Mulholland used the services of a U.S.-based lawyer to launder the more than $250 million generated through his stock manipulation of CYNK and other U.S. companies – directing the fraud proceeds to five law firm accounts and transmitting them back to members of the Mulholland Group and its co-conspirators. Other clients used unidentifiable debit cards to freely transfer their fraudulent proceeds back into the United States.


Bandfield’s scheme also enabled the U.S. corrupt clients evade reporting requirements to the IRS by concealing the proceeds generated by the manipulated stock transactions through the shell companies and their nominees. For example, in response to a request received by a U.S. corrupt client from a U.S. transfer agent who had to determine whether the proceeds from manipulative stock trading transaction were taxable under U.S. law, Bandfield forwarded an IRS Form signed by co-defendant Andrew Godfrey as the nominee for the shell company which had been set up at the request of the client. At one point during the government’s investigation, Bandfield boasted to an undercover law enforcement agent that he had specifically designed this “slick” corporate structure to counter then-President Barack Obama’s new laws, a reference to FATCA.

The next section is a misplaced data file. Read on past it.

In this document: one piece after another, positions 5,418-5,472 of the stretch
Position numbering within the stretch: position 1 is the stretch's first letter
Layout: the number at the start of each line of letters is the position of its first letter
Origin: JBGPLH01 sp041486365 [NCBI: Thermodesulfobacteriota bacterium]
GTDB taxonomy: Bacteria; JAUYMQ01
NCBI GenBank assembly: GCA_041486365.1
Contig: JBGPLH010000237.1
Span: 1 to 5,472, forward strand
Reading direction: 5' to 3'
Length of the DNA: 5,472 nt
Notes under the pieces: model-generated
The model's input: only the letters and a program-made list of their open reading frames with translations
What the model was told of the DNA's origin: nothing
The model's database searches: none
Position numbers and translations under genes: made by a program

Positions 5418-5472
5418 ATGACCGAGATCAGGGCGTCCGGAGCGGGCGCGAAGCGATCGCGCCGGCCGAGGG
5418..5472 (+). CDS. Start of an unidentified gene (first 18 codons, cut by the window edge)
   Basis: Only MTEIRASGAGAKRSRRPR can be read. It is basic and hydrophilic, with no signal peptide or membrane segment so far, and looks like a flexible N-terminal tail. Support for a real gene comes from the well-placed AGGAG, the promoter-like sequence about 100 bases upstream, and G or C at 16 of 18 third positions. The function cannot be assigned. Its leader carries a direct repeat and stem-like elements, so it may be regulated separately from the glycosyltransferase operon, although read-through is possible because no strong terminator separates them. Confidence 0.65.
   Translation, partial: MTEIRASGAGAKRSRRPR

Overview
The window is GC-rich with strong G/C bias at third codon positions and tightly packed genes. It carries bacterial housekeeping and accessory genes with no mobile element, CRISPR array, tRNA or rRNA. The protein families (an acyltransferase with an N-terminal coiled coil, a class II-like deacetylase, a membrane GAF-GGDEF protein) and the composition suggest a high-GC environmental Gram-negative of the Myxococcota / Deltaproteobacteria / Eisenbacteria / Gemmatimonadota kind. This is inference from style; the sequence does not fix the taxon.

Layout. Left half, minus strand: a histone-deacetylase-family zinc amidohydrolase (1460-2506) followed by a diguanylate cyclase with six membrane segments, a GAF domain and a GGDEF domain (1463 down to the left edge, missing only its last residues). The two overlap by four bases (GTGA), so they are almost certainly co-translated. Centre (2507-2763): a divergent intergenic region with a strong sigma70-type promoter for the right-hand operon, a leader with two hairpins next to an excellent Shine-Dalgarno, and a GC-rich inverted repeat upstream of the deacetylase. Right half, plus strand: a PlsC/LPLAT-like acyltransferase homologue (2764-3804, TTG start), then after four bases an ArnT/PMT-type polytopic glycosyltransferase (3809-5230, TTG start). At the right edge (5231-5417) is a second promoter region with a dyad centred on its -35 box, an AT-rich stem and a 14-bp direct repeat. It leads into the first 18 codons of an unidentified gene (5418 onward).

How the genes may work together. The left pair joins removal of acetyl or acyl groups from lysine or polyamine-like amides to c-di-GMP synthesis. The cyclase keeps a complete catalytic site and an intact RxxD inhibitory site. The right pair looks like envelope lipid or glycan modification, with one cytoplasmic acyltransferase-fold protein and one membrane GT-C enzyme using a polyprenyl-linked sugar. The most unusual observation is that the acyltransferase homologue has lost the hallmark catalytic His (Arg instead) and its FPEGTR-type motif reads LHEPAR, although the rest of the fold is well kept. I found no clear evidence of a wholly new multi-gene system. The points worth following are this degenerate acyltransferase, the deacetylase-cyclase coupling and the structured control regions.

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Today’s proceeding took place before United States District Judge I. Leo Glasser.


The government’s case is being prosecuted by the Office’s Business and Securities Fraud Section. Assistant United States Attorneys Jacquelyn Kasulis, Winston Paes and Michael Keilty are in charge of the prosecution, with assistance from Assistant United States Attorney Brian Morris of the Office’s Civil Division, who is responsible for the forfeiture of assets.


The Defendants:



Age: 72

Belize City, Belize



Age: 47

San Juan Capistrano, California

Vancouver, Canada


EDNY Docket No. 14-CR-476 (S-2) (ILG)

Updated February 6, 2017

Financial Fraud
Securities, Commodities, & Investment Fraud